Apple Inc's Risky Product Cycle

In April, KGI analyst Ming-Chi Kuo released what he believes to be Apple's (NASDAQ: AAPL  ) new product roadmap for the remainder of 2014. If Kuo's timeline proves to be correct, Apple investor's may have some reason for concern, not about the new products being introduced, but about the risk that Apple may again see product supply shortages over the holidays. Conversely, Samsung  (NASDAQOTH: SSNLF  ) has taken a different approach with respect to product updates, and the company's plans should result in a much smoother, more successful transition. 

While analyst forecasts should be taken with a grain of salt, Kuo's past Apple predications have been among the industry's most reliable. Lending further credence to Kuo's predictions is the product roadmap's resemblance to previous Apple product update timelines.

Apple's product update cycle
Initially, iPad updates occurred in the first quarter of the year, but in 2012, updates were moved to the third quarter, along with the iPhone update. The new product cycle increased the scale and complexity of the company's product logistics; Apple now has approximately 60 days before the holidays to align both iPhone and iPad supply with global demand. This is not an insignificant task, considering the 51 million iPhones and 26 million iPads sold during the 2013 holiday sales period. With iPhone and iPads accounting for 76% of the company's revenue, it's not unreasonable to question the supply risks Apple is taking with the company's aggressive, late-year product updates.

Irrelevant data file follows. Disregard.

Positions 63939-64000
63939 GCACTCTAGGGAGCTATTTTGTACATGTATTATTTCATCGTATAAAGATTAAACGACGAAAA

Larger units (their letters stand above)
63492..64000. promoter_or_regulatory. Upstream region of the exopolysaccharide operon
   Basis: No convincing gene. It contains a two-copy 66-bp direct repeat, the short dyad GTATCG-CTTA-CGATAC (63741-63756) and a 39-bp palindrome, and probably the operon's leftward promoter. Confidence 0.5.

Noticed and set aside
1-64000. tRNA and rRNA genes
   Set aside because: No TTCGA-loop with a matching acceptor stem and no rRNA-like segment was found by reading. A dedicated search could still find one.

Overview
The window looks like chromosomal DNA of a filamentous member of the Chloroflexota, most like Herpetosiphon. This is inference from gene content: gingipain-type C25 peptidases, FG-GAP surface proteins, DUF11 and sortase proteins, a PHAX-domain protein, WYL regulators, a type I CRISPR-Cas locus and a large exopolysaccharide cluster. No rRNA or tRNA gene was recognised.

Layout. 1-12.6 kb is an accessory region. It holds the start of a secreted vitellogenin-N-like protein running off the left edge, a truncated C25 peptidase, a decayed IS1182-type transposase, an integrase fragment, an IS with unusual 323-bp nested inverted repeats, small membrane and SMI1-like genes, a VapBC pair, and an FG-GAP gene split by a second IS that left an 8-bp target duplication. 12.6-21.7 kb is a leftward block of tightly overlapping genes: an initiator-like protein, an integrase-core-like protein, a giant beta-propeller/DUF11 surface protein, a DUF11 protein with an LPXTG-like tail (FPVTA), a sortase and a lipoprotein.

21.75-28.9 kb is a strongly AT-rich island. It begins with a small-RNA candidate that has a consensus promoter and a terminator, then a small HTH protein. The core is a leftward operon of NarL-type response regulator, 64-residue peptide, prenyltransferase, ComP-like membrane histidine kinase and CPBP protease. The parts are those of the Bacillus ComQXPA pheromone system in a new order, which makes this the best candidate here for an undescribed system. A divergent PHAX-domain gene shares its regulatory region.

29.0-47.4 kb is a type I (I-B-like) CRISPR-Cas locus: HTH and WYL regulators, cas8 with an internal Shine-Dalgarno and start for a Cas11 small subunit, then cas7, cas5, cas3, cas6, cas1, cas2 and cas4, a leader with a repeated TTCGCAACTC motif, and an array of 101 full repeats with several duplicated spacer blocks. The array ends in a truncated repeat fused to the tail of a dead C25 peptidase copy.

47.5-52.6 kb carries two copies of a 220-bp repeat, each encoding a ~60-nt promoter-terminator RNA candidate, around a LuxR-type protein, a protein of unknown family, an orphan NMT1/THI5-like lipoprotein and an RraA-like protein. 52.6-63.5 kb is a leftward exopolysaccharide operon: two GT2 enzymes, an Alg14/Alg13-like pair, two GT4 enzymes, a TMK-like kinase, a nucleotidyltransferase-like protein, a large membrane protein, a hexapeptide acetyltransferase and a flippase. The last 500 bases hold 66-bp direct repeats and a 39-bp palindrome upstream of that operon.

Product shortages for the 2012 and 2013 holiday shopping seasons
The most recent example of revenue consequences of Apple's product cycle occurred with the September 2013 release of the Phone 5c and iPhone 5s. With no sales history for the iPhone 5c, Apple was unable to accurately forecast demand for either model. As a result, Apple experienced a shortage of the company's most important product, the iPhone 5s, throughout the holiday sales season.

Product shortages for Apple haven't been confined a single holiday quarter. During the company's January 2013 conference call, management reported that the company had experienced shortages of the iPhone 4, iPhone 5, iPad Mini, and iMac throughout the 2012 holiday sales period.. A tough year-over-year revenue comparison, exacerbated by lost product revenue, led to a 12% drop in Apple's stock price immediately following the company's earnings announcement.